After graduating with a BA in International Relations and Modern History from Swansea University and an MA in International Studies from the University of Birmingham, James worked as a defence consultant in London. Three years later, he wanted more excitement and to utilise his interest in events in Afghanistan, so he applied to the Army. Now, a year since passing out at Sandhurst, James is working as a learning development officer for the Educational and Training Services (ETS) branch.
My degrees have been extremely useful for delivering CLM training (Command, Leadership and Management), as well as for understanding global issues. As unit press officer for 3 PARA, I need to be aware of world events and the potential impact seemingly small actions can have on government policy.
There is no typical day in this role, though one constant is being very busy. If I am teaching, I arrive at work for 8am to prepare teaching by 8.30am. During the day, I deliver lessons on topics as diverse as counter-insurgency strategy and coaching and mentoring tools, working as part of a small team of ETS officers. When we're not teaching, we usually advise ‘walk-in’ soldiers on education opportunities and pathways.
I also liaise with 3 PARA to help manage and advise unit education issues. And I work with 16 Air Assault Brigade Media Operations to promote 3 PARA in the press and train soldiers within the Battalion in media skills. They have given me the opportunity to be an active part of their headquarters on exercise and potentially in the future on operations, where I would advise and direct any engagement with the press.
As an Army officer, maintaining your fitness is an important part of your job, so I regularly go running with colleagues or use the gym on camp. Finally, the Army is paying for me to complete my PGCE qualification at the University of Southampton, so I often have assignments to complete.
I've had the freedom to carve a large niche, with a variety of responsibilities above and beyond my teaching responsibilities. Within 18 Army Education Centre, I’ve been involved with new initiatives such as the Army Instructional Techniques pilot, which will significantly change the way the Army delivers training to recruit instructors. In addition, I've completed a CELTA English teaching qualification so I'm ready for deployment on military training missions in Africa and elsewhere.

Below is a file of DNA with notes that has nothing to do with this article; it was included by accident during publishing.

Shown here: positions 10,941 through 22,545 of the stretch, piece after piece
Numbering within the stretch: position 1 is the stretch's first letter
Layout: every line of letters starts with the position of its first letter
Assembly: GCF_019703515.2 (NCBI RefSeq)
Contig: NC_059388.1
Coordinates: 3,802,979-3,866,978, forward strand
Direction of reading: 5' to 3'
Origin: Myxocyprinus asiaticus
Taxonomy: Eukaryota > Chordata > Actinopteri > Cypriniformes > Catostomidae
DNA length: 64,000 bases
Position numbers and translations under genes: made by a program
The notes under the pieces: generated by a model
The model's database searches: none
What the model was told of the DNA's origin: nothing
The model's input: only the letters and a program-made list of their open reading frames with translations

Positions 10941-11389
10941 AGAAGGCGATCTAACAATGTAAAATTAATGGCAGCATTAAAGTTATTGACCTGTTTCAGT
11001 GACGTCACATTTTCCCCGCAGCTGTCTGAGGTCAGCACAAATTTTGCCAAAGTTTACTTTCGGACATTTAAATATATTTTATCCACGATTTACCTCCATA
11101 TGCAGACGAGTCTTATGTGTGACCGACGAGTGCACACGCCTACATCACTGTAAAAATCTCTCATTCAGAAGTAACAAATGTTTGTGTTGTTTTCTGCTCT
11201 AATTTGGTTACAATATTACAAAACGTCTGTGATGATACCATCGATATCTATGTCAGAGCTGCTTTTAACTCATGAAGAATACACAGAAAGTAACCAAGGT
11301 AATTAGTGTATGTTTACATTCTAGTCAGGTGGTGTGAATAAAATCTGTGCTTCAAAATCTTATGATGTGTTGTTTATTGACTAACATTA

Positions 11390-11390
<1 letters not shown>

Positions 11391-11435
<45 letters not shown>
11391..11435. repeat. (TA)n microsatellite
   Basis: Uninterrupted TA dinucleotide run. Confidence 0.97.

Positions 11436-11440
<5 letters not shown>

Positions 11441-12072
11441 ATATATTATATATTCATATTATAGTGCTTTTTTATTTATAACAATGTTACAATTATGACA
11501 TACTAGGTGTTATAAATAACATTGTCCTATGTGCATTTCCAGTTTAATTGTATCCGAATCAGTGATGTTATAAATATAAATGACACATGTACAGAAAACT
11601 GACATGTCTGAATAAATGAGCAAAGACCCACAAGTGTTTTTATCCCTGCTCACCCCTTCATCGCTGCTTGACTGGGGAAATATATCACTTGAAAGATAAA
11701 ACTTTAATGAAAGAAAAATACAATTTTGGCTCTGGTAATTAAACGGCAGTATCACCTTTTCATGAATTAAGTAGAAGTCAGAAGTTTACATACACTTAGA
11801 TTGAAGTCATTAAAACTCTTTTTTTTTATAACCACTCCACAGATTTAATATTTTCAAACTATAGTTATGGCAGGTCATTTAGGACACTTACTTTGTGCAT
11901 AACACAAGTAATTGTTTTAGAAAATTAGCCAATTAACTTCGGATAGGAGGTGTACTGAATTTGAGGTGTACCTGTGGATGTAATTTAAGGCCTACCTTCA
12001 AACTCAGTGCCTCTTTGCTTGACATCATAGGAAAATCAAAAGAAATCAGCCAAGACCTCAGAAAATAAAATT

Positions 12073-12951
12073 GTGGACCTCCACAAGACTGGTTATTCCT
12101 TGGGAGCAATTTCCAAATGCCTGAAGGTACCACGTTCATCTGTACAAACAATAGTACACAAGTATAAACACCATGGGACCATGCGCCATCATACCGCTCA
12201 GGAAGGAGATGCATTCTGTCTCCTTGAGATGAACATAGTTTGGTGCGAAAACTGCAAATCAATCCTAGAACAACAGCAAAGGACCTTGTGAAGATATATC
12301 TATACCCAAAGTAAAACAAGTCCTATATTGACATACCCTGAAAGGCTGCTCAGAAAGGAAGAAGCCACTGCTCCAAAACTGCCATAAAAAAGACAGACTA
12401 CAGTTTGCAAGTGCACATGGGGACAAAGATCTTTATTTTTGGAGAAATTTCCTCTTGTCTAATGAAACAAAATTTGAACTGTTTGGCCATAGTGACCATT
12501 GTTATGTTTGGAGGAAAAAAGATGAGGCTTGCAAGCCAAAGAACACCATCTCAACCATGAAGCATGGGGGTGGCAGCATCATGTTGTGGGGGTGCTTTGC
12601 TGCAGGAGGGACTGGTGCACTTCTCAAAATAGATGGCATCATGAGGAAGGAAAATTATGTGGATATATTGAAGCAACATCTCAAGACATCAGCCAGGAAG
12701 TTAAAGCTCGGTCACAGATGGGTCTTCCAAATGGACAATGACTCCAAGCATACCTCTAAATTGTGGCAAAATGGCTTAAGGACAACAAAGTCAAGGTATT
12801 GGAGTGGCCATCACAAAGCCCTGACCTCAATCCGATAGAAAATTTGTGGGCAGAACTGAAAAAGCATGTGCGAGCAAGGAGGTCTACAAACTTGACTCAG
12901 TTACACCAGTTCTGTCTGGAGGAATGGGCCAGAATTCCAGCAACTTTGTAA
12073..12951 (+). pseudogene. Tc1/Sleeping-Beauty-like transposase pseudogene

The best thing about my job is the people I get to work with, both my colleagues and the relationship you can develop with soldiers. I do feel I make a positive impact on the soldiers I teach and work with on a daily basis. Teaching a class of experienced soldiers is a really rewarding experience. Variety is key for me - almost two years into the Army and I haven't really felt that one day is the same as another. Looking forward, I have a variety of different career pathways open to me (no ETS officer's career is the same), and I know that I will be doing something different every two years. The most challenging part of the job is balancing and organising all the different components and prioritising competing demands.
Teaching is a hugely rewarding, and at times entertaining, job. But it is good to balance it with the broader opportunities the Army can offer for travel, operational experience in places such as Afghanistan, adventure training and personal and professional development.
If I had to give advice to other students and graduates who would like to get into this career, I'd say be sure you want to do it, and if you do, remember to be yourself and go for it with everything you've got.
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